Posts Tagged ‘interaction

02
Dec
08

Stone’s The War of Desire and Technology at the Close of the Mechanical Age

Allucquère Rosanne Stone

The War of Desire and Technology at the Close of the Mechanical Age

Area: Digital Media

·      Root v. Floating identity

·      In the absence of a prosthetic, Hawking’s intellect becomes a tree falling in the forest with nobody around to hear it

·      The machine can only respond to an on-off situation (i.e. mouse click)

·      Interaction: mutual and simultaneous activity on the part of both participants, usually working toward the same goal (Lippman)

·      Five corollaries of interaction

o       Mutual interuptibility: each participant must be able to interrupt each other mutually and simultaneously

o       Graceful degradation: unanswerable question must be handled in a way that doesn’t halt the conversation

o       Limited look-ahead: Limit to how much the shape of the conversation can be anticipated by either party

o       No-default: no preplanned path—must develop fully in the interaction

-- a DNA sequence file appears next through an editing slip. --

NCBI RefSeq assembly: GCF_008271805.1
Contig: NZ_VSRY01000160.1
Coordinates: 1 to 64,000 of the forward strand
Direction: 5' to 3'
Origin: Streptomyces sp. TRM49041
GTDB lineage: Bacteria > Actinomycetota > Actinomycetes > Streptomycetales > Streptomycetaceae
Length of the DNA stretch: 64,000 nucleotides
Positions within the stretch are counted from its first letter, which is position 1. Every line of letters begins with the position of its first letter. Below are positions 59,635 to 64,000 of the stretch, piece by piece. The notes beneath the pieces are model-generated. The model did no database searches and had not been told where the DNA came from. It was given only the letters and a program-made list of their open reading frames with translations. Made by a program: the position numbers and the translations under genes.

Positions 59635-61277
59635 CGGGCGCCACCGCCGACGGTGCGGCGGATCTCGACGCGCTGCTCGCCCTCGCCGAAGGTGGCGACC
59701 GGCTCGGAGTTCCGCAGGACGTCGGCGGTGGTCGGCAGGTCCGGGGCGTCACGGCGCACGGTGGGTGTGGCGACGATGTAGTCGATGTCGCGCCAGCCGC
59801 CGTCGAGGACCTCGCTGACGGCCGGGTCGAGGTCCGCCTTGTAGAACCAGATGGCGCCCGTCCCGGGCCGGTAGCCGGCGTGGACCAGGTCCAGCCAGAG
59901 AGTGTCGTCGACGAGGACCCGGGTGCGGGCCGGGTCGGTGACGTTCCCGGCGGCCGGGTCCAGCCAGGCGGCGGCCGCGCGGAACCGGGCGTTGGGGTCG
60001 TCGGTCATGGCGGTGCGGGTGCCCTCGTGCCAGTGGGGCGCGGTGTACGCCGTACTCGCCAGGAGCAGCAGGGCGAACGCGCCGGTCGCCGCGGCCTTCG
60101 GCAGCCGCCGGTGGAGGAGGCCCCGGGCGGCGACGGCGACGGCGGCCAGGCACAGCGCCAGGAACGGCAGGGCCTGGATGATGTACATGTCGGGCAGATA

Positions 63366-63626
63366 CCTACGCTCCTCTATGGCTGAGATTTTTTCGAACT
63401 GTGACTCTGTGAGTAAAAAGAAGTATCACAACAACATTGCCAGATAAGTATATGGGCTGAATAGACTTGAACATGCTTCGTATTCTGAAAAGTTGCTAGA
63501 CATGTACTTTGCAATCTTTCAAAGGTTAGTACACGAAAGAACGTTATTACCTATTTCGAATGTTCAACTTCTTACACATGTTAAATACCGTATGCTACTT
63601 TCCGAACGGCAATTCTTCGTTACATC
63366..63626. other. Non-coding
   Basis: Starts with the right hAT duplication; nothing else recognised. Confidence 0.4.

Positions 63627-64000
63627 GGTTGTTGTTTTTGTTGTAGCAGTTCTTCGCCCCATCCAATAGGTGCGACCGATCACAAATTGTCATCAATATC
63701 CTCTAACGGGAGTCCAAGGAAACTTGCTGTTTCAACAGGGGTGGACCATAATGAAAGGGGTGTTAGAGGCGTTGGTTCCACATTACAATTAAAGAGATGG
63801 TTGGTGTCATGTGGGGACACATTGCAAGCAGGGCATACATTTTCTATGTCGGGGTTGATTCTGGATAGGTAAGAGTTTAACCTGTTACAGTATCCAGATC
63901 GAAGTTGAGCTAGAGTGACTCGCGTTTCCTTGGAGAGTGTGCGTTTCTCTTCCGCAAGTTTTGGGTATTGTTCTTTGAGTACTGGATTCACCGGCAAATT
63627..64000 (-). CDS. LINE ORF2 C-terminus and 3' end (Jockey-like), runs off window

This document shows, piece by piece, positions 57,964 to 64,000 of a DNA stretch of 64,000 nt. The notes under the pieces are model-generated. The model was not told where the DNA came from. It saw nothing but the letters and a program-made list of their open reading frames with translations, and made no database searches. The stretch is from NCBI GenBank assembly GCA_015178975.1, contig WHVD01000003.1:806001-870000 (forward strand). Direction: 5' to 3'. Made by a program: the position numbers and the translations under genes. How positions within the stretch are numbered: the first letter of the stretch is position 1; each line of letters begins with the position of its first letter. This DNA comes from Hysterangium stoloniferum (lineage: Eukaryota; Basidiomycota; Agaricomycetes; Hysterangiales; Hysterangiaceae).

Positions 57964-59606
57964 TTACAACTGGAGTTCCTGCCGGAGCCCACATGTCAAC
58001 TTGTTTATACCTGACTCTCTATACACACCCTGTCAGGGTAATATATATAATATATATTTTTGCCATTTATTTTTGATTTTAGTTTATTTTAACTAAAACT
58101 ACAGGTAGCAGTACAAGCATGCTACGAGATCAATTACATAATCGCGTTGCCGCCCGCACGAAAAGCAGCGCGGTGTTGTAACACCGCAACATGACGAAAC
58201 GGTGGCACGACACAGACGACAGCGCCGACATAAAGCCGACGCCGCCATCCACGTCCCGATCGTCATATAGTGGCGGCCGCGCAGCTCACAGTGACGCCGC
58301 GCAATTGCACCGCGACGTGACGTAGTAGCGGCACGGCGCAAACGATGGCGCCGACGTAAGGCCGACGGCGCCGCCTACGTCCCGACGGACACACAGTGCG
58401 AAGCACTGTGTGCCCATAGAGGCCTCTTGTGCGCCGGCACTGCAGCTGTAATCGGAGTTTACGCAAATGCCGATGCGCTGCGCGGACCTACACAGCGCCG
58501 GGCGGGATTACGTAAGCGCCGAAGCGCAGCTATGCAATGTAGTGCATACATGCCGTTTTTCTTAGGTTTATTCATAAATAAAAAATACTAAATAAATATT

o       Impression of an infinite database: an immersive interactional world should give the illusion of not being much more limiting in the choices it offers than an actual world would be

2: “That’s well and good, but still more people take some primary subject position for granted.  When pressed, they may give lip service to the idea that perhaps even their current ‘root’ persona is also a mask, but nobody really believes it. For all intents and purposes, your ‘root’ persona is you.  Take that one away, and there’s nobody home.”

7: “Further, what was being sent bask and forth over the wires wasn’t just information, it was bodies.  The majority of people assume that erotics implies bodies; a body is part of the idea of erotic interaction and its concomitants, and the erotic sensibilities are mobilized and organized around the idea of a physical body which is the seat of the whole thing.  The sex workers’ descriptions were invariably and quite directly about physical bodies and what they were doing or what was being done to them”

25
Nov
08

Hayles’ My Mother Was a Computer

N. Katherine Hayles
My Mother Was a Computer: Digital Subjects and Literary Texts
Area: Digital Media
Preface: Computing Kin

•    Materiality—construction of matter that matter for human meaning
•    The complex dynamics through which the Computational universe works simultaneously as a means and metaphor in technical and artistic practices
•    Intermediation = complex transactions between bodies and texts as well as between different forms of media
o    The posthuman will be understood as effects of media